Hello and welcome to this very special edition of New This Week!
If you noticed I forgot to write a post last week, you're not alone! I tried my hardest, but after spending 15 minutes trying to write something interesting about spectacularly-named R&B artist Lloyd--who, tragically, was the single artist of note to release any product whatsoever last week, but who went uncovered because I couldn't manage to track down his last name--I decided to give myself, and you, a break and finally watch the fourth season of 24, which had been sitting on my shelf for a few years now!
Besides, I reasoned, why should I waste the 200th post of New This Week on a bunch of artists I'd only make fun of? I didn't spend the past four years reviewing 2,000 albums in spectacular depth and detail only to peter out half-heartedly with a lame joke about some television show starring Jeff Bridges' dad!
Plus, I had to go pick up my pants at the dry cleaners!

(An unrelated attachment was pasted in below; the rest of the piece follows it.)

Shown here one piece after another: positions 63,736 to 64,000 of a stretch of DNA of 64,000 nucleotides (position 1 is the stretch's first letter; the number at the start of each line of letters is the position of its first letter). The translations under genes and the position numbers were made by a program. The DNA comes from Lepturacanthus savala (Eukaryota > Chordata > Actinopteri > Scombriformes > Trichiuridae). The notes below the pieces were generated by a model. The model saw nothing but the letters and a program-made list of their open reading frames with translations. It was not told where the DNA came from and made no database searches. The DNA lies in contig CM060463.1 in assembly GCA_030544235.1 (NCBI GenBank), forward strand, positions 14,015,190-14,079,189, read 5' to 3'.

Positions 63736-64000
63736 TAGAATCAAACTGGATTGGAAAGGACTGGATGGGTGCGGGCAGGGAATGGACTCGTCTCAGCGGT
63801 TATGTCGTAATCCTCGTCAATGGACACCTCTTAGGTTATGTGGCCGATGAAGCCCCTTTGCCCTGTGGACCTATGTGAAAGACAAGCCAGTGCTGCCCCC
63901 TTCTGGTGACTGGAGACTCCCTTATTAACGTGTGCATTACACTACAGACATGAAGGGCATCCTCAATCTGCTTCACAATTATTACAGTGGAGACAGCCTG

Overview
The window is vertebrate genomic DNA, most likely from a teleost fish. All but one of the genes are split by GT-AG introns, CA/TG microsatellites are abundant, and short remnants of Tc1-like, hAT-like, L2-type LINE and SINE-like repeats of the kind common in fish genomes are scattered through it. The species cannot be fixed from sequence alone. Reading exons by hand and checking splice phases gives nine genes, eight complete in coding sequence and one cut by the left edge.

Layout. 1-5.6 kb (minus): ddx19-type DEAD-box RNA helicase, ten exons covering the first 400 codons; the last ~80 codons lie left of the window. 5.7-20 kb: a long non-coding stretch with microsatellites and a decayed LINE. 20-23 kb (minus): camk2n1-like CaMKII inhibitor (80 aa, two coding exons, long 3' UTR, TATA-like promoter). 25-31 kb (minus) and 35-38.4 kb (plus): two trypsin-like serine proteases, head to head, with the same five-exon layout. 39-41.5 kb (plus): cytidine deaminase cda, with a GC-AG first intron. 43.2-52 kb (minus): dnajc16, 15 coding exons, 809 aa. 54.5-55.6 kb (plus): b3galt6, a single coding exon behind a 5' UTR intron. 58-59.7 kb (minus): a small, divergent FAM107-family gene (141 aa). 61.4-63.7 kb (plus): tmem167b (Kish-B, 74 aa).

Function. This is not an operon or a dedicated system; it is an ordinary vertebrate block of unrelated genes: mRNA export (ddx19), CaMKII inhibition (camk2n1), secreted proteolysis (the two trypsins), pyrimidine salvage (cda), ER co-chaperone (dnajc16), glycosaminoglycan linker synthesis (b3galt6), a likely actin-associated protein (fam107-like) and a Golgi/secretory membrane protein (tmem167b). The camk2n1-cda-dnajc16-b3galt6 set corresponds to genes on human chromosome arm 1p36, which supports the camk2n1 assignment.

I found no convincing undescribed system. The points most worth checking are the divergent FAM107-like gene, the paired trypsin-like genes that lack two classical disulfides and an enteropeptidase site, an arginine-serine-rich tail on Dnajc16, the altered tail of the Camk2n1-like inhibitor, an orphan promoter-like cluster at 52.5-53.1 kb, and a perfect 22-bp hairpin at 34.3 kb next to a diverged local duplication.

Blake Shelton: Red River Blue (Warner Bros. Nashville) When it comes to charismatic country artists currently named CMA Male Vocalist of the Year who also star in NBC-TV's top-rated reality show The Voice and are married to country star Miranda Lambert, you've simply got to be talking about Blake Shelton--or else you've rendered this entire sentence completely pointless! A likeable, funny man whose winning personality shines on his current hit "Honey Bee" and whose title track's harrowing tale of the 10 plagues sent by Moses after the Pharoah refused to let his people go would certainly be a show-stopper if it actually existed, he's pretty cool! I'm inclined to give this album a complete thumbs up if only because it's got a song on it called "Hey"--and phonetically, that's as country as you can get! the Airplane at Woodstock and their memorable cameo in Car Wash, they never went artistically astray--and this new album certainly continues that tradition! Sounding nothing at all like the Incubus of years past, this new album is surprisingly melodic, almost-folkish pop that in terms of pure sonics could easily have been released on the Asylum label during the mid-'70s and been produced by some Japanese guy with, I don't know, a brain tumor or something, and years later now stand as an immensely collectible, acid-folk objet d'art! I mean, theoretically, something like that could have happened! That said, if the album title reminds you of something a bright kid in the back seat of a station wagon would say to his dad to convince him to pull off at a rest stop so he could go to the bathroom, you wouldn't be wrong either! Hey, all of life is an either/or thing! Asia at the Gibson Amphitheatre in Los Angeles and I remember 1) I was impressed with Asia, 2) I was disappointed Jon Anderson wasn't in Yes anymore and 3) I had to pay 11 bucks for a beer poured into a moronic plastic guitar-shaped cup and spilled beer all over my shirt! Stupid cup! Anyway, this new album features most of that same line-up of Yes--Chris Squire, Steve Howe, Alan White--and keyboardist Geoff Downes, who along with album producer Trevor Horn was a member of Yes back in the early '80s when singer Anderson departed the very first time.The big news is current vocalist Benoit David--surely a fave of fusion jazz pianist David Benoit--who had the unenviable task of singing Anderson lyrics like "Mountains come out of the sky and they stand there" in concert but here, singing all-new material, sounds completely fine and dandy! Hey, maybe this whole progressive rock thing has always been cool! Spearmint, who remain my very favorite undersung British band of last decade or two, Lee returns here with his second solo album--a very substantial, 2-CD set thematically documenting relationships, the four seasons, the departed UK DJ John Peel, and a host of other interesting topics, all via clever lyrics, catchy melodies, and a level of sophistication and warmth that I must say continues to seem unparalleled by most of his contemporaries. Though it's not to easy to find his material in the States, I highly recommend all of it, and suggest you seek out this new set via maybe by going here. In fact, why bother ever leaving the house? Cluster--or, for that matter, Kluster--will be thrilled with this new release by Qluster, which features original band member Hans-Joachim Roedelius, here collaborating with one Onnen Bock, a "sound installationist" who's previously worked with the Berlin Philharmonic, and who fits into the musical framework superbly. A bit less "ambient" than past Cluster works, Fragen is meaty, quite listenable, and reportedly only the first part of a planned trilogy the new duo has been working on since 2007. Highly recommended. George Thorogood, this time paying tribute to the Chess Records Legacy--featuring a host of classics penned by Muddy Waters, Howlin' Wolf, Willie Dixon, and Bo Diddley, among others, and adding contemporary bluesmen Buddy Guy and Charlie Musselwhite as special guests. The well-intentioned Thorogood's puzzling title selection--2120 South Michigan Ave is, after all, the address of Ruby's All Star Hair Grooming Salon in the Detroit suburb of Livonia--is certain to inspire more than one two-for-one special's at Ruby's and will likely cause a similar stir at its celebrated neighbor, Charlie's Liquors! He really is bad to the bone! Theory Of A Deadman: The Truth Is... (Roadrunner) It's hard not to like Vancouver's Theory Of A Deadman, if only because of their fantastic name! It's like--what, don't you guys think there actually are dead men? Like, you know--that people can actually die? Is it a matter of theoretical principle? Do all Canadians feel that way? Cool! Luckily, as the album title implies, the guys spell out all their innermost theories on the great songs here, the best of which include "Bitch Came Back," "Drag Me To Hell," "Lowlife," and--most tellingly--the climactic "We Were Men," apparently derived from the folk legend of Circe, the Canadian goddess who once transformed men into pigs purely because she could do it and hey--let's be real--wouldn't you? Coincidentally, I'm thinking of getting this album cover tattooed on my chest! Sons And Daughters: Mirror Mirror (Domino) A sharp, textural jolt here from Brit rockers Sons And Daughters, whose 2008 set This Gift was a surprisingly sturdy, interesting set, and who return here with an album that is perhaps a tad more subtle but worthy of many repeated listenings. Plus, anything that even slightly recalls Uriah Heep's Look At Yourself has to be great! Bun B! Still, the regretful absence of Adrenalin A, Dilated D, Effervescent E and Frickin' F does squander a marvelous commercial opportunity!